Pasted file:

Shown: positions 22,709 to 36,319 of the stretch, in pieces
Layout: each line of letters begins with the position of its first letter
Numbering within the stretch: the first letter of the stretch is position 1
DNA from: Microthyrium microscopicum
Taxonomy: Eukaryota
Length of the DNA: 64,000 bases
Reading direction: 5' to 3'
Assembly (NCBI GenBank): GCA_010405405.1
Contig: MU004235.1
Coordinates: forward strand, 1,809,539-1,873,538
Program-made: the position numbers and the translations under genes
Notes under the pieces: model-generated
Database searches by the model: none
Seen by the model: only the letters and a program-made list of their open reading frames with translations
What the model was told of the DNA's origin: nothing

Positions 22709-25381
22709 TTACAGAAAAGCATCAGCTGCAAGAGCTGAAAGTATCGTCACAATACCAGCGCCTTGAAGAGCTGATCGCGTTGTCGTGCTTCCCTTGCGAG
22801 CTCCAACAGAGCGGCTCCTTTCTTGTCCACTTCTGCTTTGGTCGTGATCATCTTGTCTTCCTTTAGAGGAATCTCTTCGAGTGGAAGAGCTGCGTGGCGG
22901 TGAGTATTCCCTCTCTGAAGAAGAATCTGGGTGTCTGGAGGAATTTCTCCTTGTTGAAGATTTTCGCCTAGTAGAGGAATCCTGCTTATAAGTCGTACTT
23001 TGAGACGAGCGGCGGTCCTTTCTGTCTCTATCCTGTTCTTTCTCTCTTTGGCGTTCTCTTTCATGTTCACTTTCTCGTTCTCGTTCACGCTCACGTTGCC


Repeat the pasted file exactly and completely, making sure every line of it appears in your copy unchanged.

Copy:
Shown: positions 22,709 to 36,319 of the stretch, in pieces
Layout: each line of letters begins with the position of its first letter
Numbering within the stretch: the first letter of the stretch is position 1
DNA from: Microthyrium microscopicum
Taxonomy: Eukaryota
Length of the DNA: 64,000 bases
Reading direction: 5' to 3'
Assembly (NCBI GenBank): GCA_010405405.1
Contig: MU004235.1
Coordinates: forward strand, 1,809,539-1,873,538
Program-made: the position numbers and the translations under genes
Notes under the pieces: model-generated
Database searches by the model: none
Seen by the model: only the letters and a program-made list of their open reading frames with translations
What the model was told of the DNA's origin: nothing

Positions 22709-25381
22709 TTACAGAAAAGCATCAGCTGCAAGAGCTGAAAGTATCGTCACAATACCAGCGCCTTGAAGAGCTGATCGCGTTGTCGTGCTTCCCTTGCGAG
22801 CTCCAACAGAGCGGCTCCTTTCTTGTCCACTTCTGCTTTGGTCGTGATCATCTTGTCTTCCTTTAGAGGAATCTCTTCGAGTGGAAGAGCTGCGTGGCGG
22901 TGAGTATTCCCTCTCTGAAGAAGAATCTGGGTGTCTGGAGGAATTTCTCCTTGTTGAAGATTTTCGCCTAGTAGAGGAATCCTGCTTATAAGTCGTACTT
23001 TGAGACGAGCGGCGGTCCTTTCTGTCTCTATCCTGTTCTTTCTCTCTTTGGCGTTCTCTTTCATGTTCACTTTCTCGTTCTCGTTCACGCTCACGTTGCC